Is it Cheating to Send in Photoshopped Work in at a Photography Contest

It is a modern pet peeve that the artistically inclined love to fret about. If you are a musician, you can’t stand the fact that children these days sit before their Macs to play around with GarageBand and they call themselves musicians. Why, if you are that way inclined, you could arguably have a hard time accepting that a young man with wild hair and a screaming electric guitar next to a stack of Marshall amps is a musician too. Take photography; if you have a taste for cameras and photography, then the magazine Popular Photography is probably on your monthly subscription list and you usually look forward to their Reader’s Photo Contest every year. Actually, it isn’t just the photography enthusiast that’s usually interested in that contest. Regular people out there with a camera and a computer are often able to create stunning and wild creations that you would not believe came out of the mind of a lone everyday person with no equipment, training or funds. I remember an entry in that photography contest about 15 years ago that just blew everyone away. It was a large unsupported phantom faucet mysteriously floating in the air against a beautiful blue sky, that was pouring torrents of crystal water. People couldn’t stop wondering at the marvels of digital photo manipulation.

That was before Photoshop became popular. Now, it looks like almost all the pictures in that photography contest, like any other, have had a little of Photoshopping done (if not a lot), and everyone is up in arms at how the ancient and august art form that photography is, is being subverted, by any punk with a computer. To see a perfect touched-up woman in a wedding dress walking up the aisle, the folds of her gown just picture-perfect, her smile maybe a little too radiant, the lighting catching behind her veil to form a kind of halo and little flowers tumbling down her train in just a precious way – all of this is wonderful to see on a photograph only because setting things up this way, and having the skill to time your picture perfectly, with the right lighting, all in an instant, requires artistry and training of the most extreme nature. But if you could just take your average photograph, move in the lighting on Maya, redraw the smile to be more angelic and radiant on Photoshop, change the angle of the shot and the whole background and put in extra sheen on another program, it doesn’t really say much for your ability with a camera.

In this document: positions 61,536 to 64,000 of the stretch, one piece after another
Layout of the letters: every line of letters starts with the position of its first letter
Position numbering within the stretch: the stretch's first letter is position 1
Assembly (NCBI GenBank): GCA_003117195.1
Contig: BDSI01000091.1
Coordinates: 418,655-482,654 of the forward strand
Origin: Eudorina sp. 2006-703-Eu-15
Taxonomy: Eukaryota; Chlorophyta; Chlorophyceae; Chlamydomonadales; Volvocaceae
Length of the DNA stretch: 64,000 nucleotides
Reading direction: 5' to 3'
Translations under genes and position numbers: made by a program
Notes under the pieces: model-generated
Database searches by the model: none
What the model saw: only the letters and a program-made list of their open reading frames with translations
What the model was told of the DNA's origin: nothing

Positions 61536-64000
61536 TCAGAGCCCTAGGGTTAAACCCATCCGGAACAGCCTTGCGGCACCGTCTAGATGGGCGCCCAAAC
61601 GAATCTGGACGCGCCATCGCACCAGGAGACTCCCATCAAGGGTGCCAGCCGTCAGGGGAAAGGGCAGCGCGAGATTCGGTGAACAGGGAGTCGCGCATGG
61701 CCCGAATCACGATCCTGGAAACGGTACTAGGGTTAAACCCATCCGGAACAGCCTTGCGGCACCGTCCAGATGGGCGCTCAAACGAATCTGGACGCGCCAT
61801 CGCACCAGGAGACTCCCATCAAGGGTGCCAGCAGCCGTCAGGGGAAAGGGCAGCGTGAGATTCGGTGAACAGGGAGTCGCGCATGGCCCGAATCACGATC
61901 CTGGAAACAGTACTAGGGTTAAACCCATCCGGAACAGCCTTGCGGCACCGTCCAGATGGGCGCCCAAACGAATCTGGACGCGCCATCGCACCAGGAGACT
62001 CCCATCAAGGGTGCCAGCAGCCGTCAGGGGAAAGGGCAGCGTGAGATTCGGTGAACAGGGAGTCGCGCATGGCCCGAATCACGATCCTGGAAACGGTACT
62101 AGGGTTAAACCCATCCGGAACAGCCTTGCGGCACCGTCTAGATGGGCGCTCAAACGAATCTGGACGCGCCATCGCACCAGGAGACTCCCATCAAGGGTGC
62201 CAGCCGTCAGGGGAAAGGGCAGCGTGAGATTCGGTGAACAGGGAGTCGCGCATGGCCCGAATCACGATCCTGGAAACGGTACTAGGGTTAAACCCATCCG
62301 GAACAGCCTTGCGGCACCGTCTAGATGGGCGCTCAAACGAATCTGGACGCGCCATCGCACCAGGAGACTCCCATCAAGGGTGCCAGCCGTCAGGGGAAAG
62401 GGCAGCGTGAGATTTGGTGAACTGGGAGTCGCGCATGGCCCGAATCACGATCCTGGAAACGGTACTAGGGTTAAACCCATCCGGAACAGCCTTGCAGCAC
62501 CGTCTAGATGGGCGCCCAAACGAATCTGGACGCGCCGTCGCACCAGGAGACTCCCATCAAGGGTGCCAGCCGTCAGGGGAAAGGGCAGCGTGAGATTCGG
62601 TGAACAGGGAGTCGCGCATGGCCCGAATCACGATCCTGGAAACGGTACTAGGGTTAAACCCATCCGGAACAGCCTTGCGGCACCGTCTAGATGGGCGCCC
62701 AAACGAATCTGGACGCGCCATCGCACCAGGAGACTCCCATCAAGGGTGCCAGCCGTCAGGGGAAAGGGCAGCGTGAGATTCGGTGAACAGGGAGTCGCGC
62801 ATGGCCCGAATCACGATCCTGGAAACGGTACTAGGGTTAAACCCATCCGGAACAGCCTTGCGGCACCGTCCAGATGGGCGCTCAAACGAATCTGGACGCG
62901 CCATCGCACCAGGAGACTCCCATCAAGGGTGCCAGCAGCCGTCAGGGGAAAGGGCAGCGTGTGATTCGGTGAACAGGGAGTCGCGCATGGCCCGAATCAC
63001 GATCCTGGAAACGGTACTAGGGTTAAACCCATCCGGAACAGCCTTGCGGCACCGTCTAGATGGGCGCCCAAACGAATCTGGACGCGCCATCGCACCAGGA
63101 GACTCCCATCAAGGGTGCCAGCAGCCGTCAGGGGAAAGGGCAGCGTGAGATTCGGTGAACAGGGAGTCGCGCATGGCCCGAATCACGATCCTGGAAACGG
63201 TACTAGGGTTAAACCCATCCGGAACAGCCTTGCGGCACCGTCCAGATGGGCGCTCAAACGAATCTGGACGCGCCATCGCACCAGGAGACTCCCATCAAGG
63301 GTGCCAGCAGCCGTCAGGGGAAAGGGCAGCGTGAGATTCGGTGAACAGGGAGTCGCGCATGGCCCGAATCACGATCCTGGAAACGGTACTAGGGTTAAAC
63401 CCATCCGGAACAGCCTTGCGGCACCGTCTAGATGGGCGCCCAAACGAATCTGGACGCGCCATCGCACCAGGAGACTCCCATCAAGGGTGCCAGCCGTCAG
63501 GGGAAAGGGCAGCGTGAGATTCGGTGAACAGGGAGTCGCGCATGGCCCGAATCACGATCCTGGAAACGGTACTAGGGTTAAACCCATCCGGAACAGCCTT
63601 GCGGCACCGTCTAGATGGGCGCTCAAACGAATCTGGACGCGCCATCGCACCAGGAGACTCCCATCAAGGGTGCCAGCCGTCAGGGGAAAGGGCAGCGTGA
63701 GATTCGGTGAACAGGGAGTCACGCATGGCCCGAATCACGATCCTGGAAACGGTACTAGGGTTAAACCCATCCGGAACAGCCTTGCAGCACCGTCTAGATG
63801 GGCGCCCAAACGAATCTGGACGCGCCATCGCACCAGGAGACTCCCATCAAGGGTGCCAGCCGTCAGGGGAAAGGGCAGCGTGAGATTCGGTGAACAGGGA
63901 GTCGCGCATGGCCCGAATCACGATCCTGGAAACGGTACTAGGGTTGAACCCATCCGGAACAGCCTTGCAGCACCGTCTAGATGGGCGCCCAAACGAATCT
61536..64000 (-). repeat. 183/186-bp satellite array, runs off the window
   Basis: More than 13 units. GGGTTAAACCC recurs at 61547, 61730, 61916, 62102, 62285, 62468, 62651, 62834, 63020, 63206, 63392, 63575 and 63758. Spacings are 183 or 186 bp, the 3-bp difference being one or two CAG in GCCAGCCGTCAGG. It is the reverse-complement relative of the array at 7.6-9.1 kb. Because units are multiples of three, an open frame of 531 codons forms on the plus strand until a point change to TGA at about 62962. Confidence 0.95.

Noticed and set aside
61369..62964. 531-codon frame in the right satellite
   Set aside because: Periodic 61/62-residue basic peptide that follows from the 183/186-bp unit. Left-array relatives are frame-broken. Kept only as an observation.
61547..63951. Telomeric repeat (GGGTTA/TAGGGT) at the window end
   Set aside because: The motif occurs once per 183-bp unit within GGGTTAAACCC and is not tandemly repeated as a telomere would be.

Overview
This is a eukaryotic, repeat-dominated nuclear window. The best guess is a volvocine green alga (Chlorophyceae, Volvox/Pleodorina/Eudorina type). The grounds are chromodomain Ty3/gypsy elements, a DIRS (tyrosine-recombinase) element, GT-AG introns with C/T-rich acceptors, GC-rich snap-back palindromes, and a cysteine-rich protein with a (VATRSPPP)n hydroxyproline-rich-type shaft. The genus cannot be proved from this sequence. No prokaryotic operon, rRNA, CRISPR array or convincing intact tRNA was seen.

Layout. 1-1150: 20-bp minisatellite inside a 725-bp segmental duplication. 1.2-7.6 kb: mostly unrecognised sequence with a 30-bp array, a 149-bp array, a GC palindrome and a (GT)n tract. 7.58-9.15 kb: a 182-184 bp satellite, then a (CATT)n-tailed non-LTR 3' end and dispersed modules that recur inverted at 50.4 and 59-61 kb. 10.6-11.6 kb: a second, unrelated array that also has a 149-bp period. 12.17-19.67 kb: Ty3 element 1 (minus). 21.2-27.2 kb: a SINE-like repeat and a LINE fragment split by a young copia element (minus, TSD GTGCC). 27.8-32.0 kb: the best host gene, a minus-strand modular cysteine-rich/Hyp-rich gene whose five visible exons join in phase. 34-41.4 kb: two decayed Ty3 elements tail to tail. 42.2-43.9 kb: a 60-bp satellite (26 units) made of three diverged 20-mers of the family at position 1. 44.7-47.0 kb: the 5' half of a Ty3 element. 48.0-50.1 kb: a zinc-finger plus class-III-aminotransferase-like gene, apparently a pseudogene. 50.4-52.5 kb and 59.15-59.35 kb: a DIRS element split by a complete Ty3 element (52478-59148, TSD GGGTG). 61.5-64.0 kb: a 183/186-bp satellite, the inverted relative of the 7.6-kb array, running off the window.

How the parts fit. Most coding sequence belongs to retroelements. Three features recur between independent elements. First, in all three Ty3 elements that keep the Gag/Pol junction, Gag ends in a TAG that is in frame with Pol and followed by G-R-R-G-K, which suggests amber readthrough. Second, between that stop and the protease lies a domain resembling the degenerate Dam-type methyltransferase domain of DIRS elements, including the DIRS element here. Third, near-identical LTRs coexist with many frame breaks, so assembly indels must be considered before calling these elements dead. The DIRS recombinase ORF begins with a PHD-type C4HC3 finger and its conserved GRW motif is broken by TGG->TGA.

The only reason a picture like this is remarkable enough that it would win a photography contest is that people imagine that it requires photographic skill. The picture itself is nothing that great. The skill to capture it all in one frame, is what wins the admiration. So is it fair to cry foul here? Not so fast, the Photoshoppers say. If you run your own photography contest how would you put this down in the rules, what is to be considered photography, and what is not? For instance, long before anyone ever had a computer, any photo shot would require that you used a bunch of lights and reflectors to get your picture to shine and stand out. And then your darkroom techniques would make that even better. You choose a camera that could focus on the foreground and blur out the background in a way that really never happens in reality. Or you spent hours getting your subjects, “your actors” set up just so. That was the low-tech way, and today we have a high-tech way. What makes it unfair now?

It’s not just a photography contest that you would have trouble defining specific rules in. Defining where a line lies, is always difficult. Perhaps the best way to go about it would be to just move all the high-tech stuff to its own contest.

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